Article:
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Film / Lifeboat

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Lifeboat is a 1944 World War II drama film directed by Alfred Hitchcock, based on a story by John Steinbeck. It is notable for having all of its action confined to a single, claustrophobic setting: a small lifeboat adrift in the North Atlantic.

The film begins with the sinking of a passenger ship, depicted in the opening credits with a closeup of a smokestack as it descends and slips beneath the water. Shortly thereafter a lifeboat appears occupied by one passenger, an elegant, snooty newspaper columnist named Connie Porter (Tallulah Bankhead). Other survivors soon make their way onto the boat: Kovac (John Hodiak), Stanley (Hume Cronyn), Joe (Canada Lee), and Gus (William Bendix), four of the ship's crew; C.J. Rittenhouse (Henry Hull), a wealthy industrialist; Alice (Mary Anderson), a U.S. Army nurse; and Mrs. Higley (Heather Angel), a British war refugee. Finally, they pick up Willy (Walter Slezak), a German sailor from the U-boat that sank their ship—the U-boat, it turns out, also sank. Kovac wants to throw Willy back into the ocean, but the others prevail on him to do the honorable thing and keep the German aboard as a prisoner. The passengers aboard the lifeboat have to struggle to survive on the open ocean, while Willy plays them off each other in an effort to gain control.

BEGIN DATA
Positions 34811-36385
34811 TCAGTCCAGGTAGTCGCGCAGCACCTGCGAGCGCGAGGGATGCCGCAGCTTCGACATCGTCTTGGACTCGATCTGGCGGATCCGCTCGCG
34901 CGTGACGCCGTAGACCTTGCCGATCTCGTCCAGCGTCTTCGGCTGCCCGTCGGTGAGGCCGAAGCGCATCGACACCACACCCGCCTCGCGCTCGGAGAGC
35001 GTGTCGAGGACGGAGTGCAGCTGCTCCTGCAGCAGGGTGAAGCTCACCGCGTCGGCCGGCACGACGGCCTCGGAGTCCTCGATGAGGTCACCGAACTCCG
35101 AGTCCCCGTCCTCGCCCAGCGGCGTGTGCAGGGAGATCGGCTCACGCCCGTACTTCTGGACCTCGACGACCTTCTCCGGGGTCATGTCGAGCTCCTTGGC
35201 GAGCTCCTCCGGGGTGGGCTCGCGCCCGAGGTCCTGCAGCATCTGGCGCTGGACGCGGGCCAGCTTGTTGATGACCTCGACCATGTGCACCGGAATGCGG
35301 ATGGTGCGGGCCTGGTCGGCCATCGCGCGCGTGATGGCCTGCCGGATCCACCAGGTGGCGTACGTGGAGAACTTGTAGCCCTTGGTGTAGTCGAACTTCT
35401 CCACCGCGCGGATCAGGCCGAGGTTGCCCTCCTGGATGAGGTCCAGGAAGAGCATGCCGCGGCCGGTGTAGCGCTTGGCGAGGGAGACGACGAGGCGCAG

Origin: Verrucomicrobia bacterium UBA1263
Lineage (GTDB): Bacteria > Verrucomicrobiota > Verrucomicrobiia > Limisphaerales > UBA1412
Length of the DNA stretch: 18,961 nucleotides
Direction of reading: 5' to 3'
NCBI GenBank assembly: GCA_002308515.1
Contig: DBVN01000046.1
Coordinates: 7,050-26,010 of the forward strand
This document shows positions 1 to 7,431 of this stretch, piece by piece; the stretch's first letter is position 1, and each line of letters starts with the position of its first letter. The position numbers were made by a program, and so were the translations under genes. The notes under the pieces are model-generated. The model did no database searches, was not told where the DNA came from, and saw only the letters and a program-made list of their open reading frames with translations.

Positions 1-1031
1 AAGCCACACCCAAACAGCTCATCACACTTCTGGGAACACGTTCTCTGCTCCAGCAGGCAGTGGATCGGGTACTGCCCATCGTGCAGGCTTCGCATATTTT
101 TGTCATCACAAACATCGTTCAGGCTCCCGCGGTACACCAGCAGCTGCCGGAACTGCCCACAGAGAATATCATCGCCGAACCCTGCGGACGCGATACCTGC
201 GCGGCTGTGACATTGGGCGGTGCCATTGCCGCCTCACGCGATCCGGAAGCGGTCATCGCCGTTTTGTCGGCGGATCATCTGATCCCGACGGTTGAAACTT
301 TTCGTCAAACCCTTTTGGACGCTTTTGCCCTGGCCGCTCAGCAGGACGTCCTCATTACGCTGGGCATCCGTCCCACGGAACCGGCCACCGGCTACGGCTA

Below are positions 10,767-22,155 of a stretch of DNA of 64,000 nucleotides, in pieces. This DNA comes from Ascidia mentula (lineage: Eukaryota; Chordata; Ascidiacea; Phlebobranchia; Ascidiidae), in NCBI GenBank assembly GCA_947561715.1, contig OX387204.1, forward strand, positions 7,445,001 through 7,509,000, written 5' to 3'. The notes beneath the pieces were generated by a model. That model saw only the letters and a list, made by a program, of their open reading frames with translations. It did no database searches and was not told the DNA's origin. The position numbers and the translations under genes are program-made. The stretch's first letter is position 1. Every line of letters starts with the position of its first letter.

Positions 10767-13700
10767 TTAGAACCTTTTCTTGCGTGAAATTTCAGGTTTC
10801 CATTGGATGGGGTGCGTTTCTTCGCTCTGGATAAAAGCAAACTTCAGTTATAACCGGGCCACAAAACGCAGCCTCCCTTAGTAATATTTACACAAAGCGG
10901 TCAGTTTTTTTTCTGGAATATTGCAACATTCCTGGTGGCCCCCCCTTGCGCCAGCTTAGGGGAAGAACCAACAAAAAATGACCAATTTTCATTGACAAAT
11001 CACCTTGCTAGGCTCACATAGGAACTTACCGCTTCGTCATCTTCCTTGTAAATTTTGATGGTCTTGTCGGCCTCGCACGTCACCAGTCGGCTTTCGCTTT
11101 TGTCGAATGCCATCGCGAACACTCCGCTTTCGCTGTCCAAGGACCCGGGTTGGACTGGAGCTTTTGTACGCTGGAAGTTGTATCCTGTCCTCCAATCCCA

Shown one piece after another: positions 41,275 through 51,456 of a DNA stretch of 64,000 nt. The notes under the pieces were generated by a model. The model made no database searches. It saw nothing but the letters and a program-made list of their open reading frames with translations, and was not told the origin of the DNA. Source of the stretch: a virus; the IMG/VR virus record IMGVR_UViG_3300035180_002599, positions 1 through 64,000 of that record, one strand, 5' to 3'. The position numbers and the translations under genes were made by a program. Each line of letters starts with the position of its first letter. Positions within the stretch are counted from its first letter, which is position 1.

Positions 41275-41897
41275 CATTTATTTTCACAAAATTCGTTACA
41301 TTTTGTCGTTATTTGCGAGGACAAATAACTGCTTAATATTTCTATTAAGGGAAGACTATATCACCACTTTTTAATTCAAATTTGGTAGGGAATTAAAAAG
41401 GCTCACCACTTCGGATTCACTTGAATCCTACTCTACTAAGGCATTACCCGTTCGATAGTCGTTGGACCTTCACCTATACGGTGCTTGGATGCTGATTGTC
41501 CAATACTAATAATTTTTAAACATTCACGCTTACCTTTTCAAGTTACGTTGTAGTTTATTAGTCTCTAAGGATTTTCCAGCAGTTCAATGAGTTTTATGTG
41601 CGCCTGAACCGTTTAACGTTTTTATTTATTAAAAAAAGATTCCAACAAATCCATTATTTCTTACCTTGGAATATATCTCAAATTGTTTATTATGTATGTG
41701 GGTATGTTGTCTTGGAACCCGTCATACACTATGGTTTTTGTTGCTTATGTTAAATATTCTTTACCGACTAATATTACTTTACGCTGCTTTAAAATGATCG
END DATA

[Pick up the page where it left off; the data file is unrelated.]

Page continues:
Released in the middle of the war, Lifeboat took a lot of criticism at the time for making its German villain a strong and intelligent character. It bombed at the box office but still got Alfred Hitchcock an Academy Award nomination for Best Director (he didn't win).

Later got a sci-fi remake as the 1993 Made-for-TV Movie Lifepod.

This film provides examples of:

  • Amputation Stops Spread: Gus's leg is amputated on the lifeboat to prevent the spread of gangrene.
  • Asshole Victim: Willy was an unrepentant Nazi U-Boat captain who was directly responsible for the deaths of everyone on board the ship who wasn't in the lifeboat, manipulated the survivors, hoarded food and water for himself while letting everyone else dehydrate, and pushed Gus overboard. It's actually quite cathartic to watch the group beat him to death.
  • Behind the Black: There are several instances where Willy checks his compass before it's revealed to the other passengers and, although he does it discreetly, the angles that are established in the wide-shots before and after he checks the compass often mean that at least one other person really should have seen exactly what he was doing.
  • Beta Couple: Stanley and Alice to Connie and Kovac.